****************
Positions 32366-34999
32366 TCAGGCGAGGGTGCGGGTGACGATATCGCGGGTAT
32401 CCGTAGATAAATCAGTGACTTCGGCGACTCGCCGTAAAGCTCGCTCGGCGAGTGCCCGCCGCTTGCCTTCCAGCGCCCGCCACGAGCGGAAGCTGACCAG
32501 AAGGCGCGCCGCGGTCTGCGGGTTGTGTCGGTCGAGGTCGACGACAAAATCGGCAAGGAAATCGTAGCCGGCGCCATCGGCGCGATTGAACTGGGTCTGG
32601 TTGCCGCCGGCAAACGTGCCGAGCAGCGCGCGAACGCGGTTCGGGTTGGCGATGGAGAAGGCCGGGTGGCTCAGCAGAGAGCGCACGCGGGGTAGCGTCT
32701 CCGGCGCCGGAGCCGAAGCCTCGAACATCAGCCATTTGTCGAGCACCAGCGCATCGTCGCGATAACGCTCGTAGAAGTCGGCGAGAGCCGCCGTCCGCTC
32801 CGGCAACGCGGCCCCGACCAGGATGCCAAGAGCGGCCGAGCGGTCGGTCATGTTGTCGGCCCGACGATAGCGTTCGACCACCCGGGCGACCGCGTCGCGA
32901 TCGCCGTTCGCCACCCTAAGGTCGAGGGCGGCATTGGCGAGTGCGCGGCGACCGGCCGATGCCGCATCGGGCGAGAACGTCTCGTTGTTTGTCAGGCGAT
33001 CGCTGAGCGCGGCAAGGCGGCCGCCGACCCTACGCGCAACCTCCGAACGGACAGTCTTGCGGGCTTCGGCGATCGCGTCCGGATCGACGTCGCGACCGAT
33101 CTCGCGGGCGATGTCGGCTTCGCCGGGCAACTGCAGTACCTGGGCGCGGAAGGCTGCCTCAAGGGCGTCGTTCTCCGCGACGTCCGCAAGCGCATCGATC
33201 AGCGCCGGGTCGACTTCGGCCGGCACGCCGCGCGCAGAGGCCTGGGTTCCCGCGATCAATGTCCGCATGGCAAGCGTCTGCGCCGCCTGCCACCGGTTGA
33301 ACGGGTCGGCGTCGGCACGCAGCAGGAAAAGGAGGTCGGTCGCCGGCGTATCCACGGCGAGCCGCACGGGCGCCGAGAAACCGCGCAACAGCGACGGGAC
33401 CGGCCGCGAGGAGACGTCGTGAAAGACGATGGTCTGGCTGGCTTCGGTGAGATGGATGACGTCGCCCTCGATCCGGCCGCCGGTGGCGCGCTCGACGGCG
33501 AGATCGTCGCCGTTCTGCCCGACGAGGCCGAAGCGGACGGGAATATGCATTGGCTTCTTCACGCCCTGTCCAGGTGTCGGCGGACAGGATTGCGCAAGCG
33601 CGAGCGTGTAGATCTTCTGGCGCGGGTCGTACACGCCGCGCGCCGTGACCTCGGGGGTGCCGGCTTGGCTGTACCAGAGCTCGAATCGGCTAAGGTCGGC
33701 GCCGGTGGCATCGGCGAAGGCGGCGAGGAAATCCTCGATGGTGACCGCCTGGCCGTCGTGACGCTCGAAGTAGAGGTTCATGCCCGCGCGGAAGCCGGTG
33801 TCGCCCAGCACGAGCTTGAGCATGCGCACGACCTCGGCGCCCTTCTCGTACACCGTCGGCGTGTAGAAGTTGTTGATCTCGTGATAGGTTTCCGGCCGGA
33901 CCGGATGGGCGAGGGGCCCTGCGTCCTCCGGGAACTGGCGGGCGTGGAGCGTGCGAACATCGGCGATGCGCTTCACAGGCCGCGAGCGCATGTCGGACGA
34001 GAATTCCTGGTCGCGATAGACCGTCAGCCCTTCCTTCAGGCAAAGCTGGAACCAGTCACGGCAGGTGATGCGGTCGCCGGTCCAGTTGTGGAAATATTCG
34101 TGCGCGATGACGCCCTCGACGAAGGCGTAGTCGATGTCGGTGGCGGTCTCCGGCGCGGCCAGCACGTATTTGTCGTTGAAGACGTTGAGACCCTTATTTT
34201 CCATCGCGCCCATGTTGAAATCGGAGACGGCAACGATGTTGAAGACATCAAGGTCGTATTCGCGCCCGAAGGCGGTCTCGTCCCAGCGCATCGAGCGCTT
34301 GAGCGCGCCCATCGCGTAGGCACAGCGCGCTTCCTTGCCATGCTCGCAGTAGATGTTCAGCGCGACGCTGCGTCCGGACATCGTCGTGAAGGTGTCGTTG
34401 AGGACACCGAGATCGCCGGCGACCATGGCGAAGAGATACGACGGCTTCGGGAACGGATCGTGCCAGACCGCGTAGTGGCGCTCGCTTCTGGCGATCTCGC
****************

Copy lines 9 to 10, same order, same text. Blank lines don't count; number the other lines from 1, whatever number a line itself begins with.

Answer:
33001 CGCTGAGCGCGGCAAGGCGGCCGCCGACCCTACGCGCAACCTCCGAACGGACAGTCTTGCGGGCTTCGGCGATCGCGTCCGGATCGACGTCGCGACCGAT
33101 CTCGCGGGCGATGTCGGCTTCGCCGGGCAACTGCAGTACCTGGGCGCGGAAGGCTGCCTCAAGGGCGTCGTTCTCCGCGACGTCCGCAAGCGCATCGATC